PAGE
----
Having more women in the labour force is absolutely important. According to our analysis, increasing India’s female labour force participation from where it is today, which is about 25%, to 50%, which is the average for India, alone will add 1 percentage point to GDP growth. So, that alone will almost be sufficient to help India achieve the 8% growth rate that it needs without even spending more money to buy more equipment, more capital or whatever. That low-hanging fruit, to me, is the biggest opportunity for India to achieve an 8% growth rate.

It would also be better for the macroeconomy because when you spend more money to buy more equipment or investment, you’re buying things; therefore, you’re increasing demand and, in turn, putting pressure on prices because supply may be limited. So, that would be better in a global environment where inflation is a concern. Having said that, when you employ more women, and you pay them a fair salary, which you should, you also need to be mindful that it will create more demand, but that that demand will be met because you are also employing women to increase supply. So, on banners, this is the best, you know; I call it the Milky Way to achieve 8% growth. If you do that, no worries, everything will fall into place, and that’s what we might do. If I were Indian, that would be my dream.

There is increasing realization among policymakers that the ability of the manufacturing sector to create a large number of jobs may be diminishing due to automation, technology and now artificial intelligence (AI). What should be India’s focus for sustained growth?

The government of India has the ambition to increase the share of manufacturing in GDP from 17% now to 25% by 2030, so there is a recognition that manufacturing is good. India has, of course, shown the world that services are also very good, especially modern and sophisticated services, but the two are not mutually exclusive. You need to also embrace manufacturing, and I think India is going in the right direction. Having said that, if you want to improve productivity, manufacturing needs to be made more sophisticated; therefore, AI and IT are important, and these are areas where India has global leadership, especially in IT and increasingly in AI. So, blending that with manufacturing would be the way to go for India. To boost manufacturing, we need to think of it as a state-level agenda. We need to find out what are the constraints to manufacturing growth in various states, be it access or restrictions due to regulation. It’s also important to connect the state and local investors to global investors, especially for modern manufacturing, and we at the World Bank can help with that.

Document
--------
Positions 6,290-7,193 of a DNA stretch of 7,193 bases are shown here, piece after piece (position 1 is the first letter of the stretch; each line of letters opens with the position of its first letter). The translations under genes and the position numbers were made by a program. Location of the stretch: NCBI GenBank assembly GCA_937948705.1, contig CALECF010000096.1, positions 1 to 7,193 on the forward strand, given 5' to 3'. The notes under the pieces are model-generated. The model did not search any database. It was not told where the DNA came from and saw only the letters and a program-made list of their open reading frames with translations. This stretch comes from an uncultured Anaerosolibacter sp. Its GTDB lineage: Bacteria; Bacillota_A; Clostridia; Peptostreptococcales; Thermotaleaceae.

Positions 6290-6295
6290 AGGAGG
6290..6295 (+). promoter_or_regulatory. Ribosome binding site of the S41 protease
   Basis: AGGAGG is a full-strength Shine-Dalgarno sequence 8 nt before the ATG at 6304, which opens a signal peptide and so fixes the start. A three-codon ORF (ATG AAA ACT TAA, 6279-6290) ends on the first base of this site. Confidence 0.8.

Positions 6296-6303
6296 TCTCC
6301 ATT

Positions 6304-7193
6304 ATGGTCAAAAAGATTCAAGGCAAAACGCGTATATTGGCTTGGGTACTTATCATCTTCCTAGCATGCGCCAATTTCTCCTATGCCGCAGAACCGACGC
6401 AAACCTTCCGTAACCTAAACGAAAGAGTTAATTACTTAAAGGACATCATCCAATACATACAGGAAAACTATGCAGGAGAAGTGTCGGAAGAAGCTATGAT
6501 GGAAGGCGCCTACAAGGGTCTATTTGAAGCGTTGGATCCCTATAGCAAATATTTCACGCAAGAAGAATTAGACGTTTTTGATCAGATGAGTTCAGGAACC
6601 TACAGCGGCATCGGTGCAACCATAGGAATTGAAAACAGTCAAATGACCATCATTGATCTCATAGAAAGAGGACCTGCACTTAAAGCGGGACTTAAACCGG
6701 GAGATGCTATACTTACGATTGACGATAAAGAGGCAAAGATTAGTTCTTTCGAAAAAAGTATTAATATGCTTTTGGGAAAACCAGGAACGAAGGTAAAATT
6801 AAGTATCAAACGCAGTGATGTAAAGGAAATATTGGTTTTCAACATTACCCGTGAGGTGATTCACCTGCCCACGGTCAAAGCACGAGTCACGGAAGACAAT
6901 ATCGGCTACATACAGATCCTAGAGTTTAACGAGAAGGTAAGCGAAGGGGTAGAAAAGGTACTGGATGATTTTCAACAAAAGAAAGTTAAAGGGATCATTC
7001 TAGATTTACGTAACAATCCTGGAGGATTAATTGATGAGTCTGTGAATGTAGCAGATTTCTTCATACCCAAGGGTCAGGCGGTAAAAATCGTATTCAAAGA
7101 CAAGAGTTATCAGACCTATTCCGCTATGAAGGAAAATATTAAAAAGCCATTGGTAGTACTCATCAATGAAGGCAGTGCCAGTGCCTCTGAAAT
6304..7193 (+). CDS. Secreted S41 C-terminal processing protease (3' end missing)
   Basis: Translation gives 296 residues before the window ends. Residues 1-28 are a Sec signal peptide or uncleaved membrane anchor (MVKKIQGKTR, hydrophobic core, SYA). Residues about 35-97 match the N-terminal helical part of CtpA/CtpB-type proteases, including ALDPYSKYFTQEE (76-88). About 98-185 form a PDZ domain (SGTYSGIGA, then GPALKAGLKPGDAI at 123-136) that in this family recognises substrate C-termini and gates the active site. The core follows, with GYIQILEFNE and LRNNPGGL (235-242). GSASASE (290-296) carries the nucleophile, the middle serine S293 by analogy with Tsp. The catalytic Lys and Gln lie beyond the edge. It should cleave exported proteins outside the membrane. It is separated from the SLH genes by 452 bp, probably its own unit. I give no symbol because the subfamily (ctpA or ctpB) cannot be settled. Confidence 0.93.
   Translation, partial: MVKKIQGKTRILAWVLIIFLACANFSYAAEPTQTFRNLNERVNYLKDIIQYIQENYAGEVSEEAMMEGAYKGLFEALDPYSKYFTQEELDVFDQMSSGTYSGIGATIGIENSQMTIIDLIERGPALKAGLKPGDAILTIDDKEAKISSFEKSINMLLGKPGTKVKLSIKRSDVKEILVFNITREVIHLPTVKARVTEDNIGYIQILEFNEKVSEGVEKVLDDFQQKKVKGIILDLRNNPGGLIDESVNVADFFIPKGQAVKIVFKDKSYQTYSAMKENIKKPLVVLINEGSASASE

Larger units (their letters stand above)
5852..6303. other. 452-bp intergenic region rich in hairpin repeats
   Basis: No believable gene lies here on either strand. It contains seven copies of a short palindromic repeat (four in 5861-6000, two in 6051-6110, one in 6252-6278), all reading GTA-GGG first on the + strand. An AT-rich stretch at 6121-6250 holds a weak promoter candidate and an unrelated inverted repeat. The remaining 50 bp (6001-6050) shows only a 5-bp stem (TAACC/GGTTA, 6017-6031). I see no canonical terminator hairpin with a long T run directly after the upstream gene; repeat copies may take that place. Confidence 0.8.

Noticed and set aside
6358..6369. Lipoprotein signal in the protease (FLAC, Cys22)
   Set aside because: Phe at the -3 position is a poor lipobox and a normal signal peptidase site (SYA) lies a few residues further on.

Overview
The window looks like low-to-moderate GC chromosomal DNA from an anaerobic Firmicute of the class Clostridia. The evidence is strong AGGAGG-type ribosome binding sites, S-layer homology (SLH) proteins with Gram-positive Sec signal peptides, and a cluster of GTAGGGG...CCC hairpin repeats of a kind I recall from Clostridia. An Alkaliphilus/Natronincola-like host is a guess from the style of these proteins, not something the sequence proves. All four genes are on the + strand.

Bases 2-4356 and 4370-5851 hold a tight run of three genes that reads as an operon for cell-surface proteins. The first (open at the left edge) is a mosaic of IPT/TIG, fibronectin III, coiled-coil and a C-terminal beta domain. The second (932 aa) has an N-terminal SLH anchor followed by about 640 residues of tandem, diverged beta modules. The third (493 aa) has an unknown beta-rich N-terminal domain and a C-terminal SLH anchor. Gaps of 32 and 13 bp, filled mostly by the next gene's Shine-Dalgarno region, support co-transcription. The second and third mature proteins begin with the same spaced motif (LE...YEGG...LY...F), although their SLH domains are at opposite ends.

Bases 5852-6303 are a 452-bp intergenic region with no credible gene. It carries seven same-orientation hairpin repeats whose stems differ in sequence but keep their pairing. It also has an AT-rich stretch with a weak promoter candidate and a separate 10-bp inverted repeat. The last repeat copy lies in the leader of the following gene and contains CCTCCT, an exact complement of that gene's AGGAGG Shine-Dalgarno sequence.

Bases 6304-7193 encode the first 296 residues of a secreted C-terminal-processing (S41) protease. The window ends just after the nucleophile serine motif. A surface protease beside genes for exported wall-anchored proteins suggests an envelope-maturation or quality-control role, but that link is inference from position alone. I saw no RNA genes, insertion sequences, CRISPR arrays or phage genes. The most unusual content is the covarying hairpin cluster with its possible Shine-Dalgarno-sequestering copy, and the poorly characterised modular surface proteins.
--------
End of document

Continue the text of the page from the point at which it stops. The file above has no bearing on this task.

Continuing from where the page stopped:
Tell us your views on reforming the World Bank and the need to look inward.

Multilateral development banks (MDBs)—we are a global public good. We belong to countries, to the world. In the World Bank, we’re looking at this very carefully. Our new president, Ajay Banga, came in very strongly and said we need to look at our mission and vision—eliminating extreme poverty and boosting shared prosperity—it’s not enough. So, our new vision now is to eliminate poverty on a livable planet. Secondly, we need to look at how we operate internally. We were created maybe 75 years ago when development was a slow-paced process. We need to be faster at preparing projects, approving, implementing projects and getting results. Finally, we need to have more resources. Today, the world is a bigger world, economically speaking. Our size has remained more or less the same when the global economy has been growing. We’re not waiting for the resources to come to us. We’re trying to stretch our balance sheet, trying to find ways of mobilizing, leveraging what we have known to mobilize more resources from outside the MDB systems, like from the private sector. We’re trying to work within our system to find ways of providing guarantees so that countries can mobilize more resources. So, we’re trying to do some financial engineering to use what we have, the resources we have, more efficiently until such time when we get more resources from our shareholders.